It’s time for another Textbook Guru eBook review, but as promised in my last article, this time we’re changing it up and reviewing the flip side of eBooks, publishing. Today we are taking a look at the iBooks platform from the perspective of a self publishing author. If you’d like to read up on the iBooks platform from the user end, take a quick look at our iBooks review here.
Before I get into the iBooks publishing process, I must note that there are a wealth of guides available that have more specific detail than I’ll be able to provide here. I should also mention that a large portion of these guides describe what seems to be the ‘PC’ version of epublishing. To publish in iBooks you need the ‘Mac’ version. I started down the PC route, using a third party site called Lulu to prep my article as a .epup file. This is the file format that many eReaders, including Kindle and Nook accept. iBooks prefers the proprietary .ibooks file format, which can only be created using the iBooks Author program.
So, after scrapping my .epub file, I started fresh with iBooks Author, which I found to be simpler to use than the Lulu platform, although the steps were largely the same. For starters, if your book has chapters, you must insert chapter breaks that iBooks can recognize or risk having your book rejected during the uploading process. From what I’ve read, this is a step that a lot of authors stumble on and end up getting their books rejected.
Rather than simply publishing your text like a pdf, you can also take advantage of the versatility of eBooks by adding interactive features like video, clickable links to the web and sliding photo galleries. I took advantage of an iBooks option called ‘media introduction’ which allows you to embed a video that will play before the reader gets to the cover. This is great for introducing your book with a little added context or a personal message from the author.
As soon as you have your formatted .ibooks file, you are ready to begin the publishing process. To publish to iBooks you need to create an iTunes Connect account and download iTunes Producer, Apple’s distribution software. Through iTunes Producer you can upload your book to sell or for free, and manage the back end of your book selling career with analytic tools.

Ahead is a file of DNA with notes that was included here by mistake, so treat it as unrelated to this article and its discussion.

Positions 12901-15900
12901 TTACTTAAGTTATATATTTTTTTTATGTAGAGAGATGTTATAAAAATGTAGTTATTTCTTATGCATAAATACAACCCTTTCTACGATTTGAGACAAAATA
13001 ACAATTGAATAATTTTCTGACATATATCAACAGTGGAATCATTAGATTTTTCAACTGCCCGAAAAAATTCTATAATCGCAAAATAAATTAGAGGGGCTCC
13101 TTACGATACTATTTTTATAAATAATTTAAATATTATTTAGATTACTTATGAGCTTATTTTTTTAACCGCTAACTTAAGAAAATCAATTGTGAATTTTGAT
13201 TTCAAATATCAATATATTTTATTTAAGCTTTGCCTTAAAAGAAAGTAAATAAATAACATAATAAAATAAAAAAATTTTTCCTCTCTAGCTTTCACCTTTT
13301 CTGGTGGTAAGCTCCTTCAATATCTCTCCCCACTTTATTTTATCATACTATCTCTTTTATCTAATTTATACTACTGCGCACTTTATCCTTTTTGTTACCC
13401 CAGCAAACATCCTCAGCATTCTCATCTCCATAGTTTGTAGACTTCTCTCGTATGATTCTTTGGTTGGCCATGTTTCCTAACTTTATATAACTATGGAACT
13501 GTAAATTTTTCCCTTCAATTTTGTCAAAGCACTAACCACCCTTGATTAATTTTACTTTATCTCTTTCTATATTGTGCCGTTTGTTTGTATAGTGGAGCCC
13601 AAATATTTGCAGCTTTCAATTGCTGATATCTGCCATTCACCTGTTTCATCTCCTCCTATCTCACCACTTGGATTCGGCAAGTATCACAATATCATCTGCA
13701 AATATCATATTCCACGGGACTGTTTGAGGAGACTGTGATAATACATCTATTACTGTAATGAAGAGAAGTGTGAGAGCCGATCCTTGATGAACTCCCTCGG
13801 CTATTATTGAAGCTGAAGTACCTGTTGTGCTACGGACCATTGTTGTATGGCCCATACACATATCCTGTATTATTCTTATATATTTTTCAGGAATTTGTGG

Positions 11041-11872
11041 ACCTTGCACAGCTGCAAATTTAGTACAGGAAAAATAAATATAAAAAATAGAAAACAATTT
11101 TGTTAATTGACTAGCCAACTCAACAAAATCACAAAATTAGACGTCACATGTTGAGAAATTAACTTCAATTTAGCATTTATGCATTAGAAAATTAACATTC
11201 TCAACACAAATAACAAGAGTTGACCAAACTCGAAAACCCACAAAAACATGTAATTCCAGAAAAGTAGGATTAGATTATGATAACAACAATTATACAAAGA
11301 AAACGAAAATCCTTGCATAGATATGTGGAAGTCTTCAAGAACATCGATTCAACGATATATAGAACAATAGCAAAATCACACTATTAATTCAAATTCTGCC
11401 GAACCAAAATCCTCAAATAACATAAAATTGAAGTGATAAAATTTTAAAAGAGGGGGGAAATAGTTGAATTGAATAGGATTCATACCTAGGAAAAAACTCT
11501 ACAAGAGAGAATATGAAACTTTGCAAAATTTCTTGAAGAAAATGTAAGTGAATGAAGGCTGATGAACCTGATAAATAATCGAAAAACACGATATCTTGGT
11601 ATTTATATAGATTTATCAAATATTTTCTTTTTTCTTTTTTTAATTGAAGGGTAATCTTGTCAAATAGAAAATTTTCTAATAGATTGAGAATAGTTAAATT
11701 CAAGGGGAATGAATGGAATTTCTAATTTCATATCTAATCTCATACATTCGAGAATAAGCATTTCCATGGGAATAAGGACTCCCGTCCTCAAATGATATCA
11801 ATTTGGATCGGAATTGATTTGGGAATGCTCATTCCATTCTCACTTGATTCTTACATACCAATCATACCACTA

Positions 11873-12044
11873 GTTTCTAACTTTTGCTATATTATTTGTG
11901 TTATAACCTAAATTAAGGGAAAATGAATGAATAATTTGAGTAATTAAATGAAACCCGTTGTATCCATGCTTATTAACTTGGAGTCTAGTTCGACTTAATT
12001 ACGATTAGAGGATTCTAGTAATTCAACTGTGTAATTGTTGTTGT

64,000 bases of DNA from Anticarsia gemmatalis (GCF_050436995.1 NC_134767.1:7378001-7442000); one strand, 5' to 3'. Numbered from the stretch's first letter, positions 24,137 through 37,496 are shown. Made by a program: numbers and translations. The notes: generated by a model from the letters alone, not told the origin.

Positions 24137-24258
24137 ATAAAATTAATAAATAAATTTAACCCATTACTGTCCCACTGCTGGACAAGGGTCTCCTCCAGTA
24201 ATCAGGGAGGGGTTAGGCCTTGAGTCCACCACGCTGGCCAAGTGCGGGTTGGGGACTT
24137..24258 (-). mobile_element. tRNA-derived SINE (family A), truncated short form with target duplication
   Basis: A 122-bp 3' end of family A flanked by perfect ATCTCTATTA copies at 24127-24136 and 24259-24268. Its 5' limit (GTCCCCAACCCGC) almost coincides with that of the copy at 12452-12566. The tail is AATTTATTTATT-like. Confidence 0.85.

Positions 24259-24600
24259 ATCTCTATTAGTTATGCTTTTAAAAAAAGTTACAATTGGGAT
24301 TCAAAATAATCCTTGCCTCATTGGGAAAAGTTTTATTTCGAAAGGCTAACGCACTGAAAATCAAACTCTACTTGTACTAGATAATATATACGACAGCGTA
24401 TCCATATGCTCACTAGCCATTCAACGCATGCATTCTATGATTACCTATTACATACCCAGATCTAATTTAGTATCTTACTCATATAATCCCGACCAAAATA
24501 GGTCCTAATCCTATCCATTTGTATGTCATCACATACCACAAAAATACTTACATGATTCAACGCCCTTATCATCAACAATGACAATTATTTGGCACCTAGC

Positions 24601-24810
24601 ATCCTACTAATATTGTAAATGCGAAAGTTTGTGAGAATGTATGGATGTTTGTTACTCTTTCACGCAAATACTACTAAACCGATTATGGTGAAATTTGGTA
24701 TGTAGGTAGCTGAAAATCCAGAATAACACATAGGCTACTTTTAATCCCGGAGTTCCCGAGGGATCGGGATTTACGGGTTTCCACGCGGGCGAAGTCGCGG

When you’ve created your account and loaded iTunes Producer, you will go through a lengthy but thorough uploading process, similar to the one you went through to prep the file. You will be asked all the pertinent questions such as Author name, what categories iBooks should file your book under and an ISBN if you have one. This is also the stage in which you will actually upload your .ibooks file and your custom cover image.
iBooks is very picky and it’s likely you’re upload will have several errors to fix before it is complete. I had to go back and change information about my upload 5 times before I was able to finish the upload successfully. After uploaded your book will enter an approval process with Apple before it will actually start showing in searches within the iBooks store or on iTunes.
If everything goes smoothly, the upload process will take about an hour from word doc to .ibooks to publishing, however I did several hours of research and fighting technical problems with installing iTunes Producer). For something as simple as the free article I uploaded, the publishing process seems lengthy, but actually it’s just very thorough, which is important both to you and Apple (legally) if you intend to sell your book. Frankly, if I were publishing a book I intended to profit from, this process is extremely easy and quick compared to the traditional route of pitching to publishing companies.
However, after your ebook has been uploaded, it still needs to pass Apple’s approval process. Unfortunately my ebook file was rejected for ‘insufficient length or functionality.’ After following up with iBooks support, I was encouraged to ‘review your book concept and evaluate whether you can incorporate functionality, content, or both to enhance the user experience.” As you may have guessed, the problem for me here is that my article isn’t going to get any longer and it seems the video introduction, image sliders and live links I incorporated did not provide enough ‘functionality.’
Unsatisfied with this answer, I pressed iBooks support for more details, including what the minimum length or functionality is that I am falling short of. Unfortunately their support team was unhelpful, stating that they do not have a ‘published requirement regarding the minimum length of functionality of a book’ yet still asking me to review my book concept for length and functionality and resubmit. I had hoped that having a real human review my book would show them that my book has all the length and functionality it needs to serve it’s purpose, which is to show how easy it is to publish on iBooks.
So, rather than linking to iTunes for you all to download my free eBook, I can only offer you a PDF version of what it would have looked like in iBooks. I believe it was more the length than the functionality of my ebook that caused me trouble. Since it is not very likely that a self publishing author would bother to write a book as short as my article, I imagine other authors will have an easier time passing Apple’s approval process.